The United Nations envoy for Georgia, Heidi Tagliavini, says some aspects of the Georgian peace process with Abkhazia are making progress despite unsettled political situations on both sides. Tagliavini pointed to new efforts by the international community to facilitate the return of Georgian displaced persons to Abkhazia. Georgia's UN ambassador agreed there have been some positive developments but again accused Russia of undermining the process by forging direct ties with Abkhazia.
United Nations, 13 November 2003 (RFE/RL) -- Amid continuing political turmoil in Georgia, the UN Security Council has heard a somewhat upbeat appraisal of the peace process involving the separatist republic of Abkhazia.
Georgia and Abkhazia remain far apart on the central issue of the province's status, but efforts on a number of smaller, practical issues appear to be gaining momentum.
Chief UN envoy Heidi Tagliavini briefed the Security Council on 12 November and afterward told reporters of a series of initiatives focused on the Gali district, near Abkhazia's border with the rest of Georgia.
Gali was home to about 90,000 Georgians before the war with Abkhazia, which ended 10 years ago. The district now has a population that ranges from 20,000 to 50,000 Georgians.
The United Nations is trying to establish security guarantees there and build trust between the two sides in the area. Tagliavini said Abkhaz and Georgian officials took a UN-sponsored fact-finding trip to Bosnia and Kosovo last month and gained some lessons about postconflict reconstruction and security reform that could be useful in Gali.
"I would say this has been an eye-opening visit for both sides. All these activities are taking place against the background of a internal situation that is not easy, so I think we have gone quite some way," Tagliavini said.
Georgia's parliamentary elections earlier this month were marred by allegations of massive fraud in favor of parties supporting President Eduard Shevardnadze. In Abkhazia, meanwhile, internal dissent has caused the reshuffling of the self-styled government several times in the past year.
Tagliavini expressed the hope that Georgia's problems do not cause prolonged distraction from the Abkhaz peace process: "I would say the political situation right now is unclear. And that can, of course, have an impact on the peace process in the sense that minds may not be really totally dedicated to whatever efforts the UN or the sides could put into the peace process."
The UN envoy said her mission's day-to-day efforts are focused on ensuring the safe return of displaced persons and she outlined a steadily growing UN role.
A group of 20 UN police experts has begun arriving in the Gali district to begin monitoring the security situation. The UN High Commissioner for Refugees has been working on transitional arrangements for returnees and next month the UN Development Program will study economic rehabilitation of Gali.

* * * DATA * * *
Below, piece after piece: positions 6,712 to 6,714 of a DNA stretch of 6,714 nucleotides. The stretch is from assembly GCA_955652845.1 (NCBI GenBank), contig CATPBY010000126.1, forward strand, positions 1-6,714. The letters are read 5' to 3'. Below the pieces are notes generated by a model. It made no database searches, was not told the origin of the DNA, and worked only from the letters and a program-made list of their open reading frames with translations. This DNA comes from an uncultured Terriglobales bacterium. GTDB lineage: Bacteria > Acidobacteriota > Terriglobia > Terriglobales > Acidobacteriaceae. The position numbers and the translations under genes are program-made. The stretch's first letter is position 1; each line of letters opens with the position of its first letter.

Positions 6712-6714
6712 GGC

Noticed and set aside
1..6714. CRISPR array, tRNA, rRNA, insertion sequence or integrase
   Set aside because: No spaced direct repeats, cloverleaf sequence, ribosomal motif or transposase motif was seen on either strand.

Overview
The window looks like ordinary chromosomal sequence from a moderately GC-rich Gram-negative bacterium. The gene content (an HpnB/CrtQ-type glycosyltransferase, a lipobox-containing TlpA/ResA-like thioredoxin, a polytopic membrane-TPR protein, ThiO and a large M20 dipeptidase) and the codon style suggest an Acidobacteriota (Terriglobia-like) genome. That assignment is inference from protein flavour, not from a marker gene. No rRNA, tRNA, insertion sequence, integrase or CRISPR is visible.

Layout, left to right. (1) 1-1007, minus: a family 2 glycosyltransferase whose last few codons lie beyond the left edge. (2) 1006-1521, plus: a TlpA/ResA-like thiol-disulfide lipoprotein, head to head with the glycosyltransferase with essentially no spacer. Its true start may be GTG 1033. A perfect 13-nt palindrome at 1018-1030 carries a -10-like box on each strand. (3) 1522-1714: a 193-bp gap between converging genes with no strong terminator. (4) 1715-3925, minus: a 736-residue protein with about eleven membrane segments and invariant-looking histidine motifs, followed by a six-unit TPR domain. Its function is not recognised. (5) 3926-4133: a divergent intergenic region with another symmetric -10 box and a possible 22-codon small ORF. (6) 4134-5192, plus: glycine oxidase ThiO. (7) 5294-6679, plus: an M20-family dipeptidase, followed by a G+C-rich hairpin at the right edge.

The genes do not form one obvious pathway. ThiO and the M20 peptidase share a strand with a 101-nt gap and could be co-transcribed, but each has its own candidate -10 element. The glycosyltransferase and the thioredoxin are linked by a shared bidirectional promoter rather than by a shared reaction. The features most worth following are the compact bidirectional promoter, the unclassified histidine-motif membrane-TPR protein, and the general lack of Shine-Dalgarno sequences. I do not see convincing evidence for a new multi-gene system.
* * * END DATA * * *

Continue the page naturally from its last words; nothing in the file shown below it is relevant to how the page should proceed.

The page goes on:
The current president of the UN Security Council -- Ambassador Ismael Gaspar Martins of Angola -- told reporters after a closed-door meeting that there appeared to be momentum going into high-level talks set to take place soon in Geneva. It will be the third round of talks this year on Abkhazia involving envoys from Security Council members Russia, the United States, France, Britain, and Germany.
"We hope that with the special way the special representative has been handling the situation in Georgia we are likely to see also some progress on the ground," Martins said.
Georgia's UN ambassador, Revaz Adamia, told RFE/RL there was clear progress on efforts to safeguard the return effort to Gali. He also said he was encouraged by the efforts of high-level Security Council representatives -- known as the Friends Group of the Secretary-General -- to move the peace process forward.
"This Geneva process is somehow going on and the Friends are eager to have this Geneva process going and somehow be result-oriented rather than just a process in itself," Adamia said.
But Adamia raised concern about other developments. He sent the Security Council a letter yesterday repeating Georgian protests against what he said were the resumption of Russian rail links between Sochi and Sukhumi and the issuing of Russian visas for Abkhaz citizens.
An agreement earlier this year between Shevardnadze and Russian President Vladimir Putin created working groups that were to address the issues of restored rail links in tandem with improved conditions for returning displaced persons. Adamia said there has been no improvement in conditions for displaced persons while preparations have moved ahead for rail connections.
Separatist Abkhazia, which is not recognized internationally, relies heavily on Russia for economic contacts. Russia has repeatedly expressed its support for Georgia's territorial integrity but has declined to press Abkhaz leaders to accept UN peace documents calling for Abkhazia to remain part of Georgia.